Flash photography and TV lights will be permitted only during the award presentation, which will begin at 7:30 p.m. Ben Jones of Hendersonville and Florida, a 1950 graduate of Carolina and a Thomas Wolfe Society member, will present the Thomas Wolfe Medallion; Dr. William Andrews, UNC-CH English professor and chair of the English department, will read the award citation.

The award presentation is expected to last 10 minutes and the speech, 40 to 45 minutes.

Downloadable photo

Photos of Wolfe working with creative writing students on Tuesday morning may be available Tuesday afternoon by Web and e-mail. For updates, call Dan Sears at 919-962-8592 or News Services at 919-962-8589 or 919-962-2091.

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News Services contacts: Print, L.J. Toler, 919-962-8589; broadcast, Karen Moon, 919-962-8595

 

BACKGROUND

For immediate use Oct. 16, 2000 -- No. 543

Biographical material on Tom Wolfe

Tom Wolfe, a witty speaker and snappy dresser known for his three-piece white suits and hats, made his name in the 1960s and 1970s as a newspaper reporter-turned-author and one of the creators of the New Journalism.

The technique employed creative writing to report on contemporary society in an entertaining and fictional manner rather than the spare, objective style that had dominated journalism before. With Hunter Thompson of Rolling Stone and a handful of others, including Jimmy Breslin, then of The New York Daily News, Wolfe legitimized inclusion of the writer's reactions to characters and events in non-fiction, giving readers a deeper, more human and readable experience of trends at the time.

Wolfe's landmark New Journalism titles began with his classics on the counterculture of the 1960s, "The Kandy-Kolored Tangerine-Flake Streamline Baby" in 1965, "The Pump House Gang" and "The Electric Kool-Aid Acid Test" in 1968 and "Radical Chic & Mau-Mauing the Flak Catchers" in 1970. He followed with "The Painted Word" (1975), on the American art world, and more. "The Right Stuff" (1979) on the psychology of rocket pilots and astronauts in the early space program, became a movie and won Wolfe an American Book Award for non-fiction.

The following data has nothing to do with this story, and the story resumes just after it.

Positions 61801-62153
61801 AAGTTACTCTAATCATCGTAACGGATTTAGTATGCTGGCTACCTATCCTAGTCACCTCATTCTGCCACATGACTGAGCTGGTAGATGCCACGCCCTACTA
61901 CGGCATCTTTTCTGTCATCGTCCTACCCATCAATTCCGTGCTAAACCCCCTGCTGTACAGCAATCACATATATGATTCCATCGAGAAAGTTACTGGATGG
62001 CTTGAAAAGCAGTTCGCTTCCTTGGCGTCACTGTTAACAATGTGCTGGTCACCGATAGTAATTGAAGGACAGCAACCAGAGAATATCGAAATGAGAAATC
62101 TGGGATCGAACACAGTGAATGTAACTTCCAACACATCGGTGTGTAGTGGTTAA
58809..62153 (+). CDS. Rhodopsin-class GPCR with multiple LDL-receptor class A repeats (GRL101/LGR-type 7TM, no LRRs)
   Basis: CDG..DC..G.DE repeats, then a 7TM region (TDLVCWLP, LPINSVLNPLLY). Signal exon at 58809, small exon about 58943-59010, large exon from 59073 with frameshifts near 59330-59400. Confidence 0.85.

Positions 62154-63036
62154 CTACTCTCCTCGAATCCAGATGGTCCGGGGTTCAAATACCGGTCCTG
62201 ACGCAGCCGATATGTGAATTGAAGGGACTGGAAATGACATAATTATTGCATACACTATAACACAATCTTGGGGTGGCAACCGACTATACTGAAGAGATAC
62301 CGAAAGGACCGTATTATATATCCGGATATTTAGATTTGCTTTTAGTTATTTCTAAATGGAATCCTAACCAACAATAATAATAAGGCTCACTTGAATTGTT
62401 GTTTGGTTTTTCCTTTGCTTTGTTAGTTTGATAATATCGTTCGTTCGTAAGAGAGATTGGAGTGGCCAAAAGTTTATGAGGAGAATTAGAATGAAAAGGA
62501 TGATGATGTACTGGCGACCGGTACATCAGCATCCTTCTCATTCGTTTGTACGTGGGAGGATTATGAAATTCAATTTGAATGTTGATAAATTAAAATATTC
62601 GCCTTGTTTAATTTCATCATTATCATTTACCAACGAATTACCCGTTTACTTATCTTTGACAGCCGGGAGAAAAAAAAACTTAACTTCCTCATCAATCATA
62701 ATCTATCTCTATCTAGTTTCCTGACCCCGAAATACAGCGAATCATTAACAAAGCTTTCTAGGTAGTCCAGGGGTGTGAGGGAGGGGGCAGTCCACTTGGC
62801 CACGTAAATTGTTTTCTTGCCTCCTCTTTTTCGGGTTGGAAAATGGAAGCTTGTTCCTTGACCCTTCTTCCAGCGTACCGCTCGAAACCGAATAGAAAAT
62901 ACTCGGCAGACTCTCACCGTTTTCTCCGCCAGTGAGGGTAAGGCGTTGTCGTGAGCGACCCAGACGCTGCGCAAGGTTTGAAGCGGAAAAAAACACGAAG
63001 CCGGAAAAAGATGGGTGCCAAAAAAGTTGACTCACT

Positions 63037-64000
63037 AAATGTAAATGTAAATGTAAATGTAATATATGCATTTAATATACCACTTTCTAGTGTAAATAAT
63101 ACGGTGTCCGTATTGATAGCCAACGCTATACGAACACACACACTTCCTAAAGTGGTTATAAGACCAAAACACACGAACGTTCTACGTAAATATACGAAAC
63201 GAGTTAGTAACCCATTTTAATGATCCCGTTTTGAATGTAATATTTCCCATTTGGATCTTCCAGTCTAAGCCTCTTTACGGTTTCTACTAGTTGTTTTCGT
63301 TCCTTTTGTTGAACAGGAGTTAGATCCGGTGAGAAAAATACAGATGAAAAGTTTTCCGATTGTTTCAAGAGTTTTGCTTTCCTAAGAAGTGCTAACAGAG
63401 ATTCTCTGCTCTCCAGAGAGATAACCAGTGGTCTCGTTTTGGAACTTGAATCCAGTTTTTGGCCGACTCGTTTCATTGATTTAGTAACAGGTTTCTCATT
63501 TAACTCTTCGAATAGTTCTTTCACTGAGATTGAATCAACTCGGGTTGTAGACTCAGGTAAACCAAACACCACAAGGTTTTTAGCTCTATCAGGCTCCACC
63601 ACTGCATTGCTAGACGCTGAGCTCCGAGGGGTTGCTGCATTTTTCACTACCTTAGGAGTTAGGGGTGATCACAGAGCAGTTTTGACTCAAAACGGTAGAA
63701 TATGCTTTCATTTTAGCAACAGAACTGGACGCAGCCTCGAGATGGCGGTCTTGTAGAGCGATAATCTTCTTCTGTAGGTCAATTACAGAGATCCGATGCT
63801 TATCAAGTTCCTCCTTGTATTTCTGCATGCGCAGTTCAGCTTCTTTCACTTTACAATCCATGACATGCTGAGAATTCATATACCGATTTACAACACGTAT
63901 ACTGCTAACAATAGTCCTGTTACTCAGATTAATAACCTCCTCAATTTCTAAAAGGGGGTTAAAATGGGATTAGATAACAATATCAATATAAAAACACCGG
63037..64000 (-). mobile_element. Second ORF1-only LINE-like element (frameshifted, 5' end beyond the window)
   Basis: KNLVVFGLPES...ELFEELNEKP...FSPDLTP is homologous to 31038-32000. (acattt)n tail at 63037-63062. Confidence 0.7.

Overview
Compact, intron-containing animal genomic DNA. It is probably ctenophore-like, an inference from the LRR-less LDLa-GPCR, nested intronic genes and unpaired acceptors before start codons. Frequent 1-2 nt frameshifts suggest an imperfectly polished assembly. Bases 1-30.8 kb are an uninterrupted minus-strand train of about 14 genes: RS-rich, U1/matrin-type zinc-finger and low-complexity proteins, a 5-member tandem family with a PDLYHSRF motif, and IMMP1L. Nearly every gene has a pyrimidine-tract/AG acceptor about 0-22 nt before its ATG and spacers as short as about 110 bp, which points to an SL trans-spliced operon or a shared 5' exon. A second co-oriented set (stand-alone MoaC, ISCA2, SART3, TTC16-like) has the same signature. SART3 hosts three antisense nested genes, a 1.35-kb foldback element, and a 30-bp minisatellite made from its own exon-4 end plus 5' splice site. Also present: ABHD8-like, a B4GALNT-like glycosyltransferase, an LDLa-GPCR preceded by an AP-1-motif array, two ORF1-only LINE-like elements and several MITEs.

Wolfe transitioned to fiction with "The Bonfire of the Vanities" in 1987, which also became a movie. His second novel, "A Man in Full," was published in 1998. It topped The New York Times' best-seller list for 10 weeks and has sold almost 1.4 million copies in hard cover.

Wolfe is at work on another novel, about college life. This month he is due to publish "Hooking Up," a collection of fiction and non-fiction including his novella "Ambush at Fort Bragg."

Wolfe was born in 1930 in Richmond, Va. He earned a bachelor's degree from Washington and Lee University in 1951 and a doctorate in American studies from Yale University in 1957. As The Washington Post's Latin American correspondent in 1960, he won the Washington Newspaper Guild's foreign news prize for his coverage of Cuba. In 1962, he became a reporter for the New York Herald Tribune and a staff writer for New York magazine.

Wolfe lives in New York City with his wife, Sheila, and their children, Alexandra and Tommy.

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English department contacts: Dr. Joseph Flora, 962-2503; George Hovis, 962-4283

News Services contact: Print, L.J. Toler, 962-8589